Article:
Depending on your installer, many will offer to monitor your system for you. This can be advantageous since they will have access to data from a large number of systems on which to benchmark performance. Make sure to ask them exactly how they plan to do this however.

On the upside, most systems should perform fine and are unlikely to go wrong but when you’re investing such a large amount of money in a PV system, its nice to know how to check its working.


Here at Solarfeedintariff we like everybody to share their feelings on solar energy. One of our readers has been kind enough to give his thoughts on his new solar system and the report is below. Please feel free to submit any articles you feel would help educate the world on solar energy.

We have an unshaded South West facing roof at about 45o angle.  We had scaffolding for some quite substantial roof work, so decided to use the opportunity to have PV panels installed.  Because of a dormer, we had little space and could accommodate only four panels, mounted horizontally, giving us a maximum of just less than 1kw. The supplier was a JHS, a small company in Banbury.

The inverter gives a reading of the current power and total units each day – this gives lots of opportunities for taking readings and doing all sorts of nerdy analysis. Over the first four weeks (July) we are averaging 3.5 units per day.  On about the 15 August the sun will actually hit the panels square on at one point in the day – will this be the best day overall?   Facing SW, the panels do not see the sun at all until after 11 am (BST), until that time we generate more power from bright clouds than blue sky.  Hence it is ideally white cloud until mid morning and then sun – although we do get several hundred watts from bright white clouds.

Getting ourselves registered through our utility company (SSE) took a bit of effort.  The web-site was uninformative, emails were not replied to and I did not have the patience to wait for them to answer telephones.  Writing a letter worked, we were put in touch with the ‘microgeneration’ department and now have a feed-in contract.  There does not yet seem to be a formal scheme for submitting readings of our solar generation, we are asked just to write or email the reading every three months.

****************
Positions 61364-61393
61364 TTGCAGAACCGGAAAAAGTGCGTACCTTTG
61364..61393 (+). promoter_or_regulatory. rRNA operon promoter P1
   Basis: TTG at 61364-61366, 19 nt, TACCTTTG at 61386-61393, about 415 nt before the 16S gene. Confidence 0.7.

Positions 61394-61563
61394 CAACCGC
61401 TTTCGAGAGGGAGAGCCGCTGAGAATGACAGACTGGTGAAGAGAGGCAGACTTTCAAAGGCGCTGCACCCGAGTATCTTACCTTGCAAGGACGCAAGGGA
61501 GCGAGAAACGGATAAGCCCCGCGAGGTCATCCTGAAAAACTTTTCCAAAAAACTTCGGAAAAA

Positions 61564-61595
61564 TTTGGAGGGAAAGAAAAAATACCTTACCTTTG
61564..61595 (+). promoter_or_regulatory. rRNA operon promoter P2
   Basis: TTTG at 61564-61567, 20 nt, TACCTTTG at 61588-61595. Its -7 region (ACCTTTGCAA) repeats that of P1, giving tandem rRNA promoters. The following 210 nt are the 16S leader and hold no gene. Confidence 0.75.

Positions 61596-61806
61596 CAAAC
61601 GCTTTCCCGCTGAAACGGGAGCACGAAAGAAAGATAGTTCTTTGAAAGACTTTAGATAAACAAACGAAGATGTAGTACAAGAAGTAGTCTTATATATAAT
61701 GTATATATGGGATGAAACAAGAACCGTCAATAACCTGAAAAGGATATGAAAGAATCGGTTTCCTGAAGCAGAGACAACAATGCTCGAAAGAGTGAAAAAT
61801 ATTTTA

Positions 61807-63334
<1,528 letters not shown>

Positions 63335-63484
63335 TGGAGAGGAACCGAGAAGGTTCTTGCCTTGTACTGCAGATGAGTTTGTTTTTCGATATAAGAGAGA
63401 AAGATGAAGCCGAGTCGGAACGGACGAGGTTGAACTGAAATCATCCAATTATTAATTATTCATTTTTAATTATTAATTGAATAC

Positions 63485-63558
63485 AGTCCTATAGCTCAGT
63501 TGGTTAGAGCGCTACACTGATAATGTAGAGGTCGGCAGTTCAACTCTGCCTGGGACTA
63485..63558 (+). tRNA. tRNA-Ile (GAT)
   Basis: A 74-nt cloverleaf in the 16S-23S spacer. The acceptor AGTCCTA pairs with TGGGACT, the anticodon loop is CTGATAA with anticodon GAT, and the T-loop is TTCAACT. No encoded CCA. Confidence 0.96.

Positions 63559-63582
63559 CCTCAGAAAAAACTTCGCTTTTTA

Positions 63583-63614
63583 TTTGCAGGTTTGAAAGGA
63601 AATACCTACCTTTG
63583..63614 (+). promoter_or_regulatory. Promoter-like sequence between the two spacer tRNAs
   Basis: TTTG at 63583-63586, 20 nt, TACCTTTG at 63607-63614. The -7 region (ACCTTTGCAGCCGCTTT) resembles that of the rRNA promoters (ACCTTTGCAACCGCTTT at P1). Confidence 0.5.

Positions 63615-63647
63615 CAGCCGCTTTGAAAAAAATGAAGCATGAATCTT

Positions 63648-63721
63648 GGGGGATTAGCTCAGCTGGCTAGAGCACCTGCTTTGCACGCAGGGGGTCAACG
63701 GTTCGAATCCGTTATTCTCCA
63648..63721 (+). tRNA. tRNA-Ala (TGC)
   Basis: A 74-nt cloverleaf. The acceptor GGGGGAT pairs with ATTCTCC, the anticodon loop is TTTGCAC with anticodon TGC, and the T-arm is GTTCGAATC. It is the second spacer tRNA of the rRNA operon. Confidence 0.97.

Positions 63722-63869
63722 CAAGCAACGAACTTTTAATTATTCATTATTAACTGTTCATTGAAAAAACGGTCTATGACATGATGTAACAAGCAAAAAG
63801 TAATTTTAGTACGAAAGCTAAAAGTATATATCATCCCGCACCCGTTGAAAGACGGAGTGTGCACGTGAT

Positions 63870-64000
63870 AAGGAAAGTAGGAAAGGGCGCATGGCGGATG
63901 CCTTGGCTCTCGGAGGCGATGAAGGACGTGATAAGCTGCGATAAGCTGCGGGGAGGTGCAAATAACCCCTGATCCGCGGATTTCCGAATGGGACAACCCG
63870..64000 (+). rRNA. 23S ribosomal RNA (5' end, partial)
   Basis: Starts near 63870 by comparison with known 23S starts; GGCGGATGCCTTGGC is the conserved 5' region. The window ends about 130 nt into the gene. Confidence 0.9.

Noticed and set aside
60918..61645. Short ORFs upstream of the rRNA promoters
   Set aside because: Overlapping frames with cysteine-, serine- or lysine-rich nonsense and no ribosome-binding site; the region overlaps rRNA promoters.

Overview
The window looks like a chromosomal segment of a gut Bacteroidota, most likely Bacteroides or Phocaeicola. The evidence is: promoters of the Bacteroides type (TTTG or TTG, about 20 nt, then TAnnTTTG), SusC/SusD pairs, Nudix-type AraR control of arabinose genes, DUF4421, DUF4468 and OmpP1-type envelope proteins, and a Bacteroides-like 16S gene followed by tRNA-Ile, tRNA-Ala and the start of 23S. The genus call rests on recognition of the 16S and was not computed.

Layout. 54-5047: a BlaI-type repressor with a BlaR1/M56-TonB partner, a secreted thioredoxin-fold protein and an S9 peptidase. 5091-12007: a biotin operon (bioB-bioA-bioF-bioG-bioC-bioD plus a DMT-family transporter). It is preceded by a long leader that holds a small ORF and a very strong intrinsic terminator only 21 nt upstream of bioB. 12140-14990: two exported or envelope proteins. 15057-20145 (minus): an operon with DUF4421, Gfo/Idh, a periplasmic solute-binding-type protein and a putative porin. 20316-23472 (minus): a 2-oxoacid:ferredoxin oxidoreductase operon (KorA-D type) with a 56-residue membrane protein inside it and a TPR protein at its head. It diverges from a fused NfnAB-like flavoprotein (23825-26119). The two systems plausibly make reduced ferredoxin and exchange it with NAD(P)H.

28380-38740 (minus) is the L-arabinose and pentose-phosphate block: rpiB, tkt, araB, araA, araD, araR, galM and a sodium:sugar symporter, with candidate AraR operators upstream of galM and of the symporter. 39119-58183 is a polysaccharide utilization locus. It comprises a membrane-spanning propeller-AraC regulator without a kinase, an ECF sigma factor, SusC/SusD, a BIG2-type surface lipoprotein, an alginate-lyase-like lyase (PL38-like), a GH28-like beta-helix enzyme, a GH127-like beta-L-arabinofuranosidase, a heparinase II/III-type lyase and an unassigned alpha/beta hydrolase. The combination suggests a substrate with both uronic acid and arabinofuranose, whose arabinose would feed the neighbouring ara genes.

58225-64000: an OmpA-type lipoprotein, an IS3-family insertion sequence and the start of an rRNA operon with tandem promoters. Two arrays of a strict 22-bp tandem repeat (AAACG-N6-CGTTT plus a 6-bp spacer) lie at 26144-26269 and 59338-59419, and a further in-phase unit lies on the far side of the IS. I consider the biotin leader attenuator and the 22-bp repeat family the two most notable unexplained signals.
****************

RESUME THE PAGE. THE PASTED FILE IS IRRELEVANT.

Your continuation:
There are four ways you save money, three of them legal.  (i) The feed-in tariff, 41.3p per unit generated is very generous.  (ii) For the power you actually use while being generated, you obviously save on your electricity bill – around 11p per unit.  (iii) They also assume (they cannot measure, without extra equipment) that 50% of your power goes back into the grid, effectively this gives you get an extra 1.5p per unit generated.  (iv) If you have an old fashioned meter, the little wheel goes backwards  when you are not using all the power, and this drives the meter backwards – the effect of this is that you are saving 11p per unit on all the power you generate, not just that you use.  I suppose the utility company knows this – the meter does belong to them!

Our installation cost around £6000.  Will we get out money back?  Well at my age (67) maybe not, but we should see a substantial saving each year – and  it’s all been very interesting.

C J Pavelin July 2010

Solar Farm Land Required

Are you a land owner in the South of England?

We are looking for land that has the following requirements in order to build Solar Farms in the U.K and to start moving towards a greener Britain.

Basic Site Specification for Solar PV, UK

Size 5 – 40 hectares

Tenure: Freehold or long-term (25years minimum) leasehold

Orientation: Level ground or south facing angled, south of Birmingham

Electrical connection: Close proximity to any line to export the electricity generated is good. A 33kV line, or above would be preferable for larger sites

Shading: Avoid sites surrounded by shading from trees, buildings, terrain

Neighboring properties: No specific requirements, but large energy consumers who would directly purchase electricity generated may help economics.

Planning: No specific requirements, but avoid areas where adverse visual impact will lead to objections

Access: Vehicular access required for construction and O&M

Suggested sites: Brownfield development sites, former airfields, public sector landholdings, private landowners, former mining areas, industrial land, etc

If you believe you have a site we may be interested in please contact